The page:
In order for jams and jellies to set they must have pectin. Some fruits are more abundant in the natural pectin they contain and under ripe fruits have more than ripe fruits. If you search "home made pectin" you'll find lots of recipes for making your own from pectin rich fruits such as apples. Using pectin is absolutely not cheating. You're using it whether you're adding it or not. Some of the advantages to using it are not over cooking the fruit to reach gel set, thus preserving more of the fresh fruit taste, and using less sugar, also preserving the fresh fruit taste and being marginally better for you.
                    Personally, I'm a huge fan of low/no sugar pectin because it requires minimal cooking (far less than regular or no added pectin), I can add just the amount of sweetener to suit my taste, and I can play with types of sweetener, (honey, white,brown, maple). It is very flexible and allows me to play with all kinds of tweaks and additions that I might not be able to using regular or no added pectin. My goal is to let the fruit shine and too much sugar or too long a cooking time diminishes that.

        2. A lot more than I'd like to, is my answer. The amounts are crazy, I'd like to know how much I can cut back, or maybe add alcohol or something different, instead of 6 or 8 cups of sugar per small batch.

          2 Replies
          1. re: coll

            You can cut WAY back if you use (added) pectin, but otherwise it just won't set properly without all that sugar.

            1. re: MikeG

              Great, I have some so will have to experiment.

          2. I use pound for pound and only reduce if the fruit is really sweet.

            1. You can always cook the fruit down a lot more, which will give you a fruit butter (which of course does not contain butter), or close to it. At the moment I am overloaded with dried apricots and am thinking of making apricot butter. The Simon Fischer brand, which I enjoyed in NY, doesn't seem to be sold in MA. Pectin isn't an issue with fruit butter.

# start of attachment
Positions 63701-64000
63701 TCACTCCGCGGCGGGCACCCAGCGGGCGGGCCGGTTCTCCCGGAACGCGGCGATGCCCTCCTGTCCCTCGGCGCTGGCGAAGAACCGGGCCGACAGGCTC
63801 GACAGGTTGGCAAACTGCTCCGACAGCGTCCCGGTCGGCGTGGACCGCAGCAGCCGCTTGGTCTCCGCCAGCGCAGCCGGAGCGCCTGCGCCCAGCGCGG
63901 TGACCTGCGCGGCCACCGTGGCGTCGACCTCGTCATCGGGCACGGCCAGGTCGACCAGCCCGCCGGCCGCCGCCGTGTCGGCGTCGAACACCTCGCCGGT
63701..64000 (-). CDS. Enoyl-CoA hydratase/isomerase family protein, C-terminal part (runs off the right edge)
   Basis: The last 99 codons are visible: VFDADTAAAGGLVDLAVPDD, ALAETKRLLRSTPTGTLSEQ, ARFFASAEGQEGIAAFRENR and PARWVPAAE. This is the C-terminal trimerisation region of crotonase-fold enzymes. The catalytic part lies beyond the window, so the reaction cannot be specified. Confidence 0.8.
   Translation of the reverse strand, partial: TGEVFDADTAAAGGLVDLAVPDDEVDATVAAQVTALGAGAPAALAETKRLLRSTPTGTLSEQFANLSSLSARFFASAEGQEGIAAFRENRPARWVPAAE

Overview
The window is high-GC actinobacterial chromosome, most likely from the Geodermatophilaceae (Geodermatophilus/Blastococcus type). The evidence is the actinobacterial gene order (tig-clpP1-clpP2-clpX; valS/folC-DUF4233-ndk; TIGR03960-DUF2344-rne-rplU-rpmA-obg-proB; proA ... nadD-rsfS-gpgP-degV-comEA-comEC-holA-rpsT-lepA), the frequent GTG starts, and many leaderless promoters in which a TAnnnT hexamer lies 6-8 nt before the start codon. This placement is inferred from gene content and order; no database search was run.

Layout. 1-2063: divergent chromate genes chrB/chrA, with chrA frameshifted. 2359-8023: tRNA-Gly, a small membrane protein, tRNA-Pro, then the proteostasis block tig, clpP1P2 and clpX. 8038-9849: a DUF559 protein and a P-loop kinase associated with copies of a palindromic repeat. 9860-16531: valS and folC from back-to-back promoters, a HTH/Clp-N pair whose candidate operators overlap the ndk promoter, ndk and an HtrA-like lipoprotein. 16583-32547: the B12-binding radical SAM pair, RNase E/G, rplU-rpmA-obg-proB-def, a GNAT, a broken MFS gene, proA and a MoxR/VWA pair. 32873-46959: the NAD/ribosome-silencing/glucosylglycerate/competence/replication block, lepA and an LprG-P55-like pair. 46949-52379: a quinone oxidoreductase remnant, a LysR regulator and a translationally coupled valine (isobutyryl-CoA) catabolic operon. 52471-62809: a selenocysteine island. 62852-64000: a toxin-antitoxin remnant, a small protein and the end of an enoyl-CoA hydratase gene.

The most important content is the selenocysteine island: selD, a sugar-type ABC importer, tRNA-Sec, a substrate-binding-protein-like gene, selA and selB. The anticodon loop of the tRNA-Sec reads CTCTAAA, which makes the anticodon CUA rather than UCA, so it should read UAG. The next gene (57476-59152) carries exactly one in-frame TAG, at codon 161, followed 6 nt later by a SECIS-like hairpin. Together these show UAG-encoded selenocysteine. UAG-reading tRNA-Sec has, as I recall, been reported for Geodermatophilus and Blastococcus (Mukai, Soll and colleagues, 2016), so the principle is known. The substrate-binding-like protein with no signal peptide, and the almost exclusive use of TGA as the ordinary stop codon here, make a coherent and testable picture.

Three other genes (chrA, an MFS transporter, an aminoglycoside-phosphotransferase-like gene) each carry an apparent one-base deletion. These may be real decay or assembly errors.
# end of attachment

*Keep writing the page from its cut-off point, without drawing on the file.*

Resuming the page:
Since there's a world of difference between the sweetness of barely to very ripe fruit, I'd err on the side of caution and do a lot of sampling while your jam cooks.

              1. About 50-50 (by weight) is a good place to start.

                In order for jam to be jam and preserve properly, the final product needs to be about 66 percent sugar by weight, so it's often a lot more than you would expect. Reducing the sugar may taste okay, but won't keep the same way jam does.

                2 Replies
                1. re: tastesgoodwhatisit

                  I made jam for the first time last Fall. I am type 2 diabetic and tired of paying high prices for sugar free jam. I used Pomona Pectin to make the jam jell and used no sugar. I alternated between using no sugar at all and an artificial sweetener (Splenda). The consistency of the finished jam is well, not jam like, just concentrated fruit! It really does allow the flavour of the fruit to shine. When I next make jam I will add some apple juice to allow the jam to more resemble regular jam. All my friends love the jam I made.

                  1. re: tastesgoodwhatisit

                    Is it safe to assume that if I cook my jam and it gels properly (after testing it on a cool plate), then I have the right amount of sugar?